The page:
Month: April 2003

  • JEP-0072: SOAP Over Jabber

    I didn’t catch this when it was released back in Feb, but JEP-0072, currently labeled ‘experimental’ outlines how to send SOAP messages over Jabber.  Jabber::RPC, an XML-RPC over Jabber module for Perl has been around for some time.

    Yet another thing to keep an eye on.

  • Radio Userland KickStart

    Cool, Rogers Cadenhead is working on a Radio book:

    Now that the book has been announced by the publisher, I can finally start talking about what I’ve been working on lately: Radio UserLand Kick Start will be published this summer by Sams Publishing.

  • Union Break

    There’s a first.  My main XP box decided to reboot as soon as I hit the ‘post’ button.


  • Loud

    Mikel Maron:

    Timo Maas, you are almost forgiven for destroying my hearing last weekend, with the hardest set I’ve heard in San Francisco.

    Wow.  That’s excellent.  After picking up Loud, I’ve wanted to see him live.

  • Damn Small Linux

    Damn Small Linux is a great name for a compact, business card sized (~50MB) Linux distro.  It is derived from Knoppix and features about as usable an X desktop as you could expect in 50 megs.  Lots of minimalistic goodness.

  • Mainstream Media Lagging Behind

    For those keeping score, Lessig bet his job on anti-spam legislationon in his blog January 1, 2003.  The mainstream tech media (Infoworld, ZDNet, PCWorld/IDG) noticed a few days ago, a time delay of almost four months.

  • Compile on Xeon, Run on Opteron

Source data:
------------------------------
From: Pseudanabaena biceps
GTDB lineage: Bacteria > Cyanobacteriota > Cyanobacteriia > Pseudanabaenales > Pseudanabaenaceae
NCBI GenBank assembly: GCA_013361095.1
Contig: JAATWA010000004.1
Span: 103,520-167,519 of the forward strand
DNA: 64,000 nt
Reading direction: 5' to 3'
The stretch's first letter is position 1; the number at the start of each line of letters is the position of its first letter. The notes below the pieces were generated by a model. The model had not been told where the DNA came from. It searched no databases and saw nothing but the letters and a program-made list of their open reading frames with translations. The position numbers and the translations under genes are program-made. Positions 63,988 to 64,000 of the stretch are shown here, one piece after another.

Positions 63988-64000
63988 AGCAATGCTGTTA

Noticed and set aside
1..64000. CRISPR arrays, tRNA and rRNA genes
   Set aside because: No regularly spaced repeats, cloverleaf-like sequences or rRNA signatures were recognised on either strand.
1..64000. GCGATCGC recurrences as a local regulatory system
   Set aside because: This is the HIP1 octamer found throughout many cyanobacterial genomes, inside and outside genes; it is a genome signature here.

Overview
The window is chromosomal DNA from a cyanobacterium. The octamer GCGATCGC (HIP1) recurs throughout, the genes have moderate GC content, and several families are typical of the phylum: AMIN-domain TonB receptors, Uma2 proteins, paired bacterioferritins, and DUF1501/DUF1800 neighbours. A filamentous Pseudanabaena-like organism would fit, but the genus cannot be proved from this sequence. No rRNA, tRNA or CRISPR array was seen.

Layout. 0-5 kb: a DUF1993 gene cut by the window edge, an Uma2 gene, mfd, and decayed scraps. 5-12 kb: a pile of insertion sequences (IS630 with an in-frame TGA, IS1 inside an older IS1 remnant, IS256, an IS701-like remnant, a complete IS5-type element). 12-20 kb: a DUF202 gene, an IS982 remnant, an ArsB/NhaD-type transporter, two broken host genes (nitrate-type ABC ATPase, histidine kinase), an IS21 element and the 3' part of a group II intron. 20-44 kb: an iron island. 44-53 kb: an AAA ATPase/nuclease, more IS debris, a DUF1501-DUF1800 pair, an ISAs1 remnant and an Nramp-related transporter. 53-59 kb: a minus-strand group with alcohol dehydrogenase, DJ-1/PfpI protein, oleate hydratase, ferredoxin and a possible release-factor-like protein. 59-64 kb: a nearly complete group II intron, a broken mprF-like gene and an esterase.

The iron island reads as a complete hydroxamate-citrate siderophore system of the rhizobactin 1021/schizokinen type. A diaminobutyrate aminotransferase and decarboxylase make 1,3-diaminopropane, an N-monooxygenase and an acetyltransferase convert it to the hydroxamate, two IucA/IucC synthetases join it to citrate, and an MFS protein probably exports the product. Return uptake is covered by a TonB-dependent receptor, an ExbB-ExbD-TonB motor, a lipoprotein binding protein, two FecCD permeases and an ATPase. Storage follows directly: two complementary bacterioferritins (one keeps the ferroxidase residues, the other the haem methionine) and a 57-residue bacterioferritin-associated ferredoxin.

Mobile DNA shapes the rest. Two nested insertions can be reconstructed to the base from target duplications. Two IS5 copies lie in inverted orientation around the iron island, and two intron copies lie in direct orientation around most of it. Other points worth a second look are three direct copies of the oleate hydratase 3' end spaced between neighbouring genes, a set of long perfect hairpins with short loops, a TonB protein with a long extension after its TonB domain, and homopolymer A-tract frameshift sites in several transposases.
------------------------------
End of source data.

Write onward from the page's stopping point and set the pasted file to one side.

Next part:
The Inquirer:

    One integrator told the INQ today: “The Intel compilers are by far the best for optimising X86 but of course do not recognise an AMD Opteron.”

    He continued: “The Opteron has SSE2 support, but to get a binary calling SSE2 one has to compile the binary on a Xeon machine. Move the binary over to the Opteron box and it flies.” Further – the integrator, who sells Intel server machines too, he claimed that the SMP performance is excellent on the Opteron platform. He said: “Typical SMP benchmarks in HPC show about a 30% gain with 2 CPUs over one on a Xeon/P4 platform. The same tests on Opteron show an 80% gain”.

    Cross-compiling: It’s not just for the embedded market anymore.

  • Loosely Coupled and Package Tracking with Web Services

    My copy of Loosely Coupled has started its trek across the country.  Thus begins the tradition of stalking (er, tracking) of my shipment as it meanders about.

    Every time I track a shipment from the UPS or FedEx website, I wish that there were an official SOAP or XML-RPC interface to the data.  An open-to-the-public interface directly to the data.  I found two SOAP interfaces from xmethods: FedEx Tracker [WSDL] and UPS Online Tracking Web Service [WSDL].  These are both third party implementations that no doubt take in your information, call out to the UPS/FedEx www tracking page, parse what comes back, and send it back to you.

    I’d really like to point a client directly to some WSDL at either or  Until that happens, tracking packages via web services is just there for the “cool” factor.

  • PHP 4.3.2RC2

    From the PHP QA Team:

    PHP 4.3.2RC2 has been released. This is the second release candidate and should have no critical problems/bugs. Nevertheless, please download and test it as much as possible on real-life applications to uncover any remaining issues.

  • Applied XML DevCon